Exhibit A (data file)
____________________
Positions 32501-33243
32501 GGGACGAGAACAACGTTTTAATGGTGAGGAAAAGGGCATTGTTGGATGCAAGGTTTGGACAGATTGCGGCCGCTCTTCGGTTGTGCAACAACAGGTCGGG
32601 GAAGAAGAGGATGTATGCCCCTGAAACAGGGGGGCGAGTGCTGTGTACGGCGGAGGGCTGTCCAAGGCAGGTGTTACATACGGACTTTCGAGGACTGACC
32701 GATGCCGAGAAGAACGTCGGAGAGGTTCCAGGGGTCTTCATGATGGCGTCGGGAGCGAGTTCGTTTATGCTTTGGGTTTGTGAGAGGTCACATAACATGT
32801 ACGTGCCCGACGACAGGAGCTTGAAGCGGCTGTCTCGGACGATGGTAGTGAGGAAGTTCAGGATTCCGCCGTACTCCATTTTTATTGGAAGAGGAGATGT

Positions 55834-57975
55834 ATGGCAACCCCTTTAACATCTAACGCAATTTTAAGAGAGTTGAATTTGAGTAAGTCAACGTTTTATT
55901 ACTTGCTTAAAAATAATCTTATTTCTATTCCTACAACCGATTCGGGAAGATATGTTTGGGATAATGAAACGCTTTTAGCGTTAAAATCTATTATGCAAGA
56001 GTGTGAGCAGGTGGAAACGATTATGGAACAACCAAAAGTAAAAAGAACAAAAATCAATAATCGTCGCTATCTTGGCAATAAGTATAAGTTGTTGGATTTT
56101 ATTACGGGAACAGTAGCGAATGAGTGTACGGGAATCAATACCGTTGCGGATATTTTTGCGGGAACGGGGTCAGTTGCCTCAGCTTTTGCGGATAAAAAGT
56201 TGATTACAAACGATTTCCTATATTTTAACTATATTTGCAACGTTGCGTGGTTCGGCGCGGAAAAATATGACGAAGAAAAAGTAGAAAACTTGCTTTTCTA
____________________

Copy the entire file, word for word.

Positions 32501-33243
32501 GGGACGAGAACAACGTTTTAATGGTGAGGAAAAGGGCATTGTTGGATGCAAGGTTTGGACAGATTGCGGCCGCTCTTCGGTTGTGCAACAACAGGTCGGG
32601 GAAGAAGAGGATGTATGCCCCTGAAACAGGGGGGCGAGTGCTGTGTACGGCGGAGGGCTGTCCAAGGCAGGTGTTACATACGGACTTTCGAGGACTGACC
32701 GATGCCGAGAAGAACGTCGGAGAGGTTCCAGGGGTCTTCATGATGGCGTCGGGAGCGAGTTCGTTTATGCTTTGGGTTTGTGAGAGGTCACATAACATGT
32801 ACGTGCCCGACGACAGGAGCTTGAAGCGGCTGTCTCGGACGATGGTAGTGAGGAAGTTCAGGATTCCGCCGTACTCCATTTTTATTGGAAGAGGAGATGT

Positions 55834-57975
55834 ATGGCAACCCCTTTAACATCTAACGCAATTTTAAGAGAGTTGAATTTGAGTAAGTCAACGTTTTATT
55901 ACTTGCTTAAAAATAATCTTATTTCTATTCCTACAACCGATTCGGGAAGATATGTTTGGGATAATGAAACGCTTTTAGCGTTAAAATCTATTATGCAAGA
56001 GTGTGAGCAGGTGGAAACGATTATGGAACAACCAAAAGTAAAAAGAACAAAAATCAATAATCGTCGCTATCTTGGCAATAAGTATAAGTTGTTGGATTTT
56101 ATTACGGGAACAGTAGCGAATGAGTGTACGGGAATCAATACCGTTGCGGATATTTTTGCGGGAACGGGGTCAGTTGCCTCAGCTTTTGCGGATAAAAAGT
56201 TGATTACAAACGATTTCCTATATTTTAACTATATTTGCAACGTTGCGTGGTTCGGCGCGGAAAAATATGACGAAGAAAAAGTAGAAAACTTGCTTTTCTA